The United Nations Charter includes provisions for religious freedom. There were in the 20th century major assaults upon religion. The most important were those launched by Soviet Union and Communist China as well as other Communist states. Each of which had major athiest campaigns. Promoted by religious groups in America, the U.S. Congress passed the International Religious Freedom Act (1998). A provision of the Act created a permanent nine-member U.S. Commission on International Religious Freedom. Another provision requires the State Department issue an annual report on the status of religious freedom around the world. The State Department in 2004 identified Saudi Arabia as a country which severly restricts religious freedom. Saudia Arabia was probably not listed earlier because of a desire not to offend an important ally. Officials have previously suggested that it was better to engage the Saudis quietly. Actually Saudi Arabia has developed one of the world's most repressive and hostile reguimes for the free exercise of religion. As almost the entire population is Muslim, most of the repressive measuures wwere directed at fellow Muslims who do not share the austere, state supported Wahhabi creed. Since the 9-11 attack in Ameriica (2001), there have been some mkodest steps such bas removing hate filled passages aimed at Chridtuians and Jews in school textbooks, but there has been no major change in the repressive regime. The State Department identified seven other countries as "countries of particular concern": Burma, China, Iran, North Korea, and Sudan which were previously lissted along with two other new additions, Eritra and Vietnam. It is not suprising that the list includes the remaining Communist countries (China, North Korea, and Vietnam). What is especially notable is that most of the other countries are Muslim nations (Eritra, Iran, Saudi Arabia, and Sudan). Afganistan since the fall of the Taliban has been removed from the list. This is notable because Islamacists claim that there is a war against Islam. In fact it is the Islamacists that are persuing a war against other peoples and other faiths.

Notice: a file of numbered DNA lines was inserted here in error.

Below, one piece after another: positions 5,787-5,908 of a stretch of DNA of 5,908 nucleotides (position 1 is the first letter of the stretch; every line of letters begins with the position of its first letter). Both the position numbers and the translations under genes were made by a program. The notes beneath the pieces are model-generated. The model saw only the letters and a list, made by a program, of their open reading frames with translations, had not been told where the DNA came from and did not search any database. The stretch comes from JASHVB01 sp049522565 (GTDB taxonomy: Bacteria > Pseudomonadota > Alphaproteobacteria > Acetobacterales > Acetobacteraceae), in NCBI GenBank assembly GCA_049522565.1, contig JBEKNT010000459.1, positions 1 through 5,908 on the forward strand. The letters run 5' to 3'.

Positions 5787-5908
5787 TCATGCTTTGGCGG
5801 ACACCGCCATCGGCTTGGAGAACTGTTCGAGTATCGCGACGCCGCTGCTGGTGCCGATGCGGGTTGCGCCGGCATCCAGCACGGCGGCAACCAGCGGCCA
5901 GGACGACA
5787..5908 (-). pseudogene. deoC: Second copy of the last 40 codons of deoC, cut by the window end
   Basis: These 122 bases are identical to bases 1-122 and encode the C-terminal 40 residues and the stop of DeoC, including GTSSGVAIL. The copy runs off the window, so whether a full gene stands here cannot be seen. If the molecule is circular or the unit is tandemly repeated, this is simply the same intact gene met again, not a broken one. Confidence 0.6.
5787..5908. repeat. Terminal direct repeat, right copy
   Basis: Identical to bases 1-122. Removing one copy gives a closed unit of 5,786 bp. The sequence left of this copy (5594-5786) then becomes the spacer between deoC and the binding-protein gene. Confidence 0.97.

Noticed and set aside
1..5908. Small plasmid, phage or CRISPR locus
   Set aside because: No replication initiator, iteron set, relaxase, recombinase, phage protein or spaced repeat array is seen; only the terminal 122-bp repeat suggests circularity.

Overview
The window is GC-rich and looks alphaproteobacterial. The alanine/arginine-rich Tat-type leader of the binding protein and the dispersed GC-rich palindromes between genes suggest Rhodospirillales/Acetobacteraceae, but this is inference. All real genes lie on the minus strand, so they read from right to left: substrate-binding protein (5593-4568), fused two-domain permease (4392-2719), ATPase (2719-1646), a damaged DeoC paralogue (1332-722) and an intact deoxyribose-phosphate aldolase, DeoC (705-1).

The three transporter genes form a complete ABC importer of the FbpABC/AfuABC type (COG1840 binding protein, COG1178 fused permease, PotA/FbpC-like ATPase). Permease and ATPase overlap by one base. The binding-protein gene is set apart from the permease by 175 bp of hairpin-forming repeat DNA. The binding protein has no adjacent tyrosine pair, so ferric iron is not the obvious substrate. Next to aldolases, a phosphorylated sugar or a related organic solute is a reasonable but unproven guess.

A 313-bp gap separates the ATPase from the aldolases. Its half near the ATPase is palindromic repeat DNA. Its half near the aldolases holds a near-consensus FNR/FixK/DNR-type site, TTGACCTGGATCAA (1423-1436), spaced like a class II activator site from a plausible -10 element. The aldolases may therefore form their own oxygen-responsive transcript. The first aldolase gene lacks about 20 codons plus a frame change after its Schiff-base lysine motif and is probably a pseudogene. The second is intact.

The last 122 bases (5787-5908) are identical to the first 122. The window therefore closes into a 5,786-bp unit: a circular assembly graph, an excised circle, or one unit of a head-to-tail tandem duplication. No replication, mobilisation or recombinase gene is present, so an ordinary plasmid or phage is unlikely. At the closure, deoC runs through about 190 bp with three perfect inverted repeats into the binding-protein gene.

Historical Acts of Religious Intolerance